Sunk Cost–Nothing to do With Ships

So don’t fall off your chair or otherwise hurt yourself in shock about what I am about to say…but the accountants have it right about something! What? After Enron and the financial crisis and countless ‘solid’ companies making it through audits and then flushing down the toilet? How could I say the accountants have anything right? Well, first of all, I am referring to accountants in general, not the auditors who have been taking a beating over the last few years.

The accounting concept I am referring to is that of ‘Sunk Cost’. This is a way of looking at an expenditure that was made in the past that I think could help with a lot of present day decisions for many companies. You see, being human we tend to cloud what should be rational decisions with human emotion. Not a bad thing when a decision needs some emotion in it to make it smart, but a very bad thing when including the effects of emotion in a decision will result in a wrong choice.

Get to the point you say? OK, here it is: a sunk cost is money spent in the past. It’s gone, over, done, finito. The only value you should be concerned about is whatever real value remains today in whatever you spent the money on in the past. In many cases, the current value will have little to do with the money that was spent. All too often, we attach extra value due to emotional attachment. That incorrect adjusted current value prevents us from making smart decisions today.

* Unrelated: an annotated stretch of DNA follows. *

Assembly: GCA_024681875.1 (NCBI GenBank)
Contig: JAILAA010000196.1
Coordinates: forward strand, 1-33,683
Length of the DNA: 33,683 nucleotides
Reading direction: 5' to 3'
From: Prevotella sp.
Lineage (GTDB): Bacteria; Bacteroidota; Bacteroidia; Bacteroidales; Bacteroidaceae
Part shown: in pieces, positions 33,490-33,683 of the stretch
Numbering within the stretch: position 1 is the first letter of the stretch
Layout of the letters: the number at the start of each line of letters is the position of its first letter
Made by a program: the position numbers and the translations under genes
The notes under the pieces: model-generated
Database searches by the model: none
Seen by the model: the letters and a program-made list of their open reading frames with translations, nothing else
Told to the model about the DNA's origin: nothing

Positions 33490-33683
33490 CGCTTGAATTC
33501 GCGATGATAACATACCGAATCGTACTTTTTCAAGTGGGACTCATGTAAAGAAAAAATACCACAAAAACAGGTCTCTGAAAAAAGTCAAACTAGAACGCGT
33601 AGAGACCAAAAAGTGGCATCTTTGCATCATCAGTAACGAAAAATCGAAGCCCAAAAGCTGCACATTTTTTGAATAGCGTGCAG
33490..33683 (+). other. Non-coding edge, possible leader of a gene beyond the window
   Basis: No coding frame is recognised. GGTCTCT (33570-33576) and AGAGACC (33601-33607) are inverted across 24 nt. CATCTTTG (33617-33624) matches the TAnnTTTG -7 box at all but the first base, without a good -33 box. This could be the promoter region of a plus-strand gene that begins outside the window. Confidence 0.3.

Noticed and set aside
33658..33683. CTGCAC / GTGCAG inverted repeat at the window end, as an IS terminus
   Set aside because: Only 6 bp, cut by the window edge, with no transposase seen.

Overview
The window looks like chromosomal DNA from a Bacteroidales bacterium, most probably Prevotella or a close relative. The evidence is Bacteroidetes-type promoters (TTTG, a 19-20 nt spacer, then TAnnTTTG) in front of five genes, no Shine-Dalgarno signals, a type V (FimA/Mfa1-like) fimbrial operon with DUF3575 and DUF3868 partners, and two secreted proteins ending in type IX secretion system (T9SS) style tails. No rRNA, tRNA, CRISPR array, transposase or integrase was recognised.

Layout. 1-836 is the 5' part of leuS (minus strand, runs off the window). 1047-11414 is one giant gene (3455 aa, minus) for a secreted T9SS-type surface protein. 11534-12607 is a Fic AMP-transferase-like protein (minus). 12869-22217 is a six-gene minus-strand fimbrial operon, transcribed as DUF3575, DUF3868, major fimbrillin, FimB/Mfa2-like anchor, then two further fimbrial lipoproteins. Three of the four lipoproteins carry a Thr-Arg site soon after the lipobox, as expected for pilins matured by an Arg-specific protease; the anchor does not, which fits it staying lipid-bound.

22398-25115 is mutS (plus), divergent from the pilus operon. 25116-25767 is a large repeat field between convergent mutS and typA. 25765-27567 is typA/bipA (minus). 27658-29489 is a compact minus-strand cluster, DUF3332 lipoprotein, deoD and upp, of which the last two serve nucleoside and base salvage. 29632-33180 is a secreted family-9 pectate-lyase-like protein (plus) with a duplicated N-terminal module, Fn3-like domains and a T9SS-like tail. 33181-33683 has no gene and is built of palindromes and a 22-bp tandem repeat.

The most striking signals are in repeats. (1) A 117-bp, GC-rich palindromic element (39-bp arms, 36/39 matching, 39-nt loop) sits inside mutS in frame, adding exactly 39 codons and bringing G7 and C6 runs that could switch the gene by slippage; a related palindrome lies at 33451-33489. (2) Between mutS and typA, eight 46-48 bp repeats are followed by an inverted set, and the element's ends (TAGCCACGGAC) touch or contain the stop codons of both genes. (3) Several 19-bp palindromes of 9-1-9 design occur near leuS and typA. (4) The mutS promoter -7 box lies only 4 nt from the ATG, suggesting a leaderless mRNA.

At DraftLogic, we run into the effect of emotionally upcharged value quite often. We’ll show our revolutionary new product, DraftLogic Electrical, to prospects and they are invariably quite impressed. They talk things over at the office about upgrading to our software & all the baggage comes out of the storage rooms: ‘We spent years or tens of thousands or both on developing our CAD standards’, ‘We just spent hundreds of thousands on coding productivity tools’, or ‘We have hundreds of thousands invested in a software platform that would need to be replaced’.

The question that should really be asked is ‘Will this new investment pay for itself and start benefiting us materially within an acceptable timeline?’ If the answer is ‘yes’, the purchase should be made and the old investment salvaged/used if partial need continues, sold if it has no current value for the company but retains some value for others, or abandoned if having no current value for anyone. That, however, is assuming decision makers and users can remove emotion and politics from the decision making equation…and when is the last time you saw that actually happen? Back to our accounting analogy, even auditors whom are supposed to be the arbiters of dispassionate numbers end up accommodating for human emotion and politics in their work, thus some of the company failures that took us all by surprise instead of coming with much forewarning from auditors.

So to you I wish the gift of vision unencumbered by emotional baggage or politics! The best I have been able to attain so far is twenty-four hour clarity on decisions where I have an emotional investment–today I render my emotionally muddled opinion & sometimes I have to come back tomorrow and say ‘OK, you were right, that is a better way & we should go with it’.

Kindest regards,
Dean Whitford, COO

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